Because of the high demand, we are back again with some new and usable Russian proverbs and sayings, which are really useful and beneficial, especially if you are studying Russian in Moscow or in any other cities!
This time I am going to show you a dialogue between two friends, Mike and Marcus, using all the quotes. Of course, at first sight it won’t make any sense, but afterwards every figure of speech will be translated into Russian to understand the context behind it.
Marcus: Hey! How is it going? Everything alright? You look like someone put you in the water.
Mike: Hey. Yeah, I had a tough conversation with my parents about getting a new car. They are always making an elephant out of a fly! So annoying.
Marcus: I understand that, but you can’t hang noodles on their ears.
Mike: Yeah, I know that, but after they said NO, I was looking at them like a sheep standing in front of a new gate… It was so strange because when I first saw the car, I wanted to jump out of my pants!
Marcus: What did your girlfriend say about the whole situation?
Mike: Which girlfriend? She gave me a turn from the gate last week.
Marcus: Oh, I’m sorry mate. Let your road be your tablecloth!
Mike: That’s true. How are your studies going? I heard you started studying Russian.
Marcus: Quite good, actually. You can say that I literally crunch the granite out of science!
Mike: Sounds good! Ok, hold your tail as a pistol. See you around!
After reading this conversation, you might be a bit confused by the meaning of the Russian quotes. Don’t worry! I will help you to understand the Russian proverbs step by step!
First small, then big?
You may have already heard the phrase ‘always making an elephant out of a fly’ because it is also used in German. Translated into Russian it means: делать из мухи слона –this sentence делать из мухи (Fly) слона (Elephant) should be clear even to Russian students because it combines the infinitive with genitive. You can use this phrase in any conversation with friends or parents. In English they say, ‘don’t make a mountain out of mole-hill’.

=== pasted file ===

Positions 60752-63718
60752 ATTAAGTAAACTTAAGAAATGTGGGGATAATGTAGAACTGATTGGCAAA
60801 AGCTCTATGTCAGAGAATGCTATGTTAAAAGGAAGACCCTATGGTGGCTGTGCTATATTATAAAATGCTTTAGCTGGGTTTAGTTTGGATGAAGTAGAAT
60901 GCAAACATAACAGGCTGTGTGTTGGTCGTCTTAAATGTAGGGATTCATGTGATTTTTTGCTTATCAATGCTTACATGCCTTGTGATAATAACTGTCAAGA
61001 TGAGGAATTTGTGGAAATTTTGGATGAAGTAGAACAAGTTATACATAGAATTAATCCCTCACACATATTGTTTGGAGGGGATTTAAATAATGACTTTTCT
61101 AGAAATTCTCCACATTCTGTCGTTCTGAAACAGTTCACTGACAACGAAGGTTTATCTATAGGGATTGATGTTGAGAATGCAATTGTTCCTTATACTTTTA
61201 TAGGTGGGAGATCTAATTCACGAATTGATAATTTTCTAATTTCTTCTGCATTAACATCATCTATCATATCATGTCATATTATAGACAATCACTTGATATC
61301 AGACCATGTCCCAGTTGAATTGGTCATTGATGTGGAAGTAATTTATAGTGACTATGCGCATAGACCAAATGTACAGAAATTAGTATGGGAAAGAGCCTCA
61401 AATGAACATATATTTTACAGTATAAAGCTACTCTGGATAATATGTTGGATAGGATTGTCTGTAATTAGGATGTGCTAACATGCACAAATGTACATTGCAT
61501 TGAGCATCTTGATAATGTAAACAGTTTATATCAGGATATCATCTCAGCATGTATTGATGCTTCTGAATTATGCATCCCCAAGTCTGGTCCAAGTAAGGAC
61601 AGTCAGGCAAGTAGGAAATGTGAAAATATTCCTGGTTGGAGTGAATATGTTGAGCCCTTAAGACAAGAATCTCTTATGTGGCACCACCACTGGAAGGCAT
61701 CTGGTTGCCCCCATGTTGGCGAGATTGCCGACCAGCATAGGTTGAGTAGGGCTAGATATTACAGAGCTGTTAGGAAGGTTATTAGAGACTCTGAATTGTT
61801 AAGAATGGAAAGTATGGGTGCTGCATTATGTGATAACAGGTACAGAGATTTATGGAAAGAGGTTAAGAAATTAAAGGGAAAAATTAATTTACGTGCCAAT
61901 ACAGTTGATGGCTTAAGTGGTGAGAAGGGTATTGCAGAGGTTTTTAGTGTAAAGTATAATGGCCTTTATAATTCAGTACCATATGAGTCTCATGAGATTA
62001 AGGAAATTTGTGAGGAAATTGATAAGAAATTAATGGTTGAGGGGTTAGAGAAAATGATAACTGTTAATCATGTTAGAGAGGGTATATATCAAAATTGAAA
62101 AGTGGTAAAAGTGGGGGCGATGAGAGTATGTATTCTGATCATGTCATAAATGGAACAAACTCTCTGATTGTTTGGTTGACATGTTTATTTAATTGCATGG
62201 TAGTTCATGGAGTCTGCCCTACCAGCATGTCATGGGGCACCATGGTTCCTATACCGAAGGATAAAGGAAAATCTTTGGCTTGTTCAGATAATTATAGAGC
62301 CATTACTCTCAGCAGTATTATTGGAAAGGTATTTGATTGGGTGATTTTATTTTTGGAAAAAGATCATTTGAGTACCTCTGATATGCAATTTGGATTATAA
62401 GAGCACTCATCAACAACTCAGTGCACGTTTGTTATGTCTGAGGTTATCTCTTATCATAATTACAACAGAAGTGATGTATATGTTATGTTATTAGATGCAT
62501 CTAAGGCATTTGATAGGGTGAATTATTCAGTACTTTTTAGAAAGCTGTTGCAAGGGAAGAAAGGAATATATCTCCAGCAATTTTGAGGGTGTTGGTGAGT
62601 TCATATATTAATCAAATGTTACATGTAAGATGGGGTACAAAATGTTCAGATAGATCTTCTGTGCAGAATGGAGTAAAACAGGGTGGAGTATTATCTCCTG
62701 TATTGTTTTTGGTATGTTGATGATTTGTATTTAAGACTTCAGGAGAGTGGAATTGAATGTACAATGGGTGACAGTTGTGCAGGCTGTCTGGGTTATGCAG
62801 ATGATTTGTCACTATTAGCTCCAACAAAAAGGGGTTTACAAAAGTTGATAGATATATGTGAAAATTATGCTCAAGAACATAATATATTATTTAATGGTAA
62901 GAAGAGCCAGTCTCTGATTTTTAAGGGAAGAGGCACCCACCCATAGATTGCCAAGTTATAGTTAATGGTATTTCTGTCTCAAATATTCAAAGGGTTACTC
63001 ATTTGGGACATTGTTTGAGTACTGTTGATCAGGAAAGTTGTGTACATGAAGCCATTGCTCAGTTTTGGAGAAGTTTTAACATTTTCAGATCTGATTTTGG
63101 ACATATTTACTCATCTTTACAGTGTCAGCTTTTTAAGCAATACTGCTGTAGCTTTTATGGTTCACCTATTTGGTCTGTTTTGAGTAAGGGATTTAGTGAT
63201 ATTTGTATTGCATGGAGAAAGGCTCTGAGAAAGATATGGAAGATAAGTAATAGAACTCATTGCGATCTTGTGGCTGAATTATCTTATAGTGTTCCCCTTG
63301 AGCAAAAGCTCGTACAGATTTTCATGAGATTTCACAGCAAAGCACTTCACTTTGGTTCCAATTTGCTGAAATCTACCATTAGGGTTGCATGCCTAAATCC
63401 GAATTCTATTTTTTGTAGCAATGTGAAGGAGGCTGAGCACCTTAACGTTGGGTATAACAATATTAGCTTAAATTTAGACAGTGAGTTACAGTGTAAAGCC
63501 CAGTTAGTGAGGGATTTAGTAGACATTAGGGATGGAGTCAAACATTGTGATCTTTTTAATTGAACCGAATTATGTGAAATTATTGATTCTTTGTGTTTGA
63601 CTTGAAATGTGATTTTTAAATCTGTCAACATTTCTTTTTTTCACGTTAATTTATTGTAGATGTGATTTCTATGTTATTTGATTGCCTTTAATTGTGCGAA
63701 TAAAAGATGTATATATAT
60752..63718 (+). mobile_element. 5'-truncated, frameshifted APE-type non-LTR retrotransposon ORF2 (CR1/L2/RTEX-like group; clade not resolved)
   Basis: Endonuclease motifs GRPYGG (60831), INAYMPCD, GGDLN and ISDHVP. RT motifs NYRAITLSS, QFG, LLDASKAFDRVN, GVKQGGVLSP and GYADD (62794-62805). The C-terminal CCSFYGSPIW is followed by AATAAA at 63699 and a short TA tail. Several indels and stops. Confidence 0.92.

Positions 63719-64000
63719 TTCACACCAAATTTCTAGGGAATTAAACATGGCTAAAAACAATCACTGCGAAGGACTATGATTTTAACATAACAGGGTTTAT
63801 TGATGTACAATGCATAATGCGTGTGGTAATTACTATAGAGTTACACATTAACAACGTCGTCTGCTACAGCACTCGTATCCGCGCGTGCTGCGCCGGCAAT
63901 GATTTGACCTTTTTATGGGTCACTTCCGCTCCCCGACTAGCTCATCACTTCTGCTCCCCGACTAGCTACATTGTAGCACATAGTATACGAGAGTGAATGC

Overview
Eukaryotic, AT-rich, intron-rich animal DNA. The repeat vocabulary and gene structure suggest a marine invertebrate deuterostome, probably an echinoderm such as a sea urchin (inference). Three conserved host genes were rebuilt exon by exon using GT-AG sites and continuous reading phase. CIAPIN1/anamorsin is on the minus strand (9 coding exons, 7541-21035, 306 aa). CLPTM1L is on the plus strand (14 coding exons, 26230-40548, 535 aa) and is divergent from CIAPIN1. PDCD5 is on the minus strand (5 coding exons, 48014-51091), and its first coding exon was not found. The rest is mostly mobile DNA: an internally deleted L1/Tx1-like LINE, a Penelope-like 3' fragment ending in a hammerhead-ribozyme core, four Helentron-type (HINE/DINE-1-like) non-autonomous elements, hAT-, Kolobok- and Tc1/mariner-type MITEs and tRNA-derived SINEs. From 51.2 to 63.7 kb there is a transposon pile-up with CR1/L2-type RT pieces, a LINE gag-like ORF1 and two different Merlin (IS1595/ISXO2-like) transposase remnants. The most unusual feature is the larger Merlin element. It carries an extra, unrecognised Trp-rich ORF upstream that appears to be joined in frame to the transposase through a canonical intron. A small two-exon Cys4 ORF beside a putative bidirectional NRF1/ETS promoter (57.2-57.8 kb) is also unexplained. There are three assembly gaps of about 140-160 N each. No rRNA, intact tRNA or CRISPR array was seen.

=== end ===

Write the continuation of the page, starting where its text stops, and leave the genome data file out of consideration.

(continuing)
Noodles are the new earrings?
To hang noodles on someone’s ears might sound a bit strange for people who aren’t from Russia. When you translate it into Russian it’s written: ‘лапша, висящая на ушах’ – it means that you shouldn’t lie to someone or think them stupid. So, remember – a Russian won’t lie to you, they would just hang noodles on your ears.
Open the gate
This phrase might also sound familiar to you, especially when you’re able to speak English or German. Standing like a sheep in front of a new gate is a common quote and often used for people who are not keen on trying something new or are just dull. Translated into Russian proverbs it means: ‘смотреть как баран на новые ворота’.
It nearly happened to everybody who a relationship. When you got dumped you’re likely to say some things you might regret afterwards, or you don’t. The perfect fitting Russian proverbs would be: Cкатертью дорога! Translated into English it means: Good riddance.
Keep your clothes on
It might sound hilarious to you but ‘jumping out of your pants’ is a really common quote in Russia and in England as well. The Russian version of this phrase is: выпрыгнут из штанов – and again, the genitive is used for ‘out’. You can use this sentence whenever you are particularly excited, or you are looking forward to something. The actual meaning of this proverbs is life is easier when you don’t need to think about relationships.
Of course, you already know the basic quotes like ‘go hard or go home’ or ‘no pain, no gain’. Everybody knows that hard work pays off, but there are different phrases to describe it. The Russian one is really good, ‘crunch the granite out of science’, it means what it says. Translated into Russian it is written as: грызть гранит науки!
Perfectly fitting with the last paragraph on studying hard, you also have the so-called ‘never give up’ quote: Держи хвост пистолетом! Translated into English it means that you should hold your tail as a weapon, which sounds a little bit funny, but you can work out what it means.
There are several proverbs you can use for each situation and like I mentioned in a previous post ‘on a date with Russian proverbs’, you can use any of them without hesitation. Give it a try and impress your Russian friends!
What is your favorite Russian proverb? Let us know in the comments section!
Also check out our article about 10 sentences every Russian student should know!
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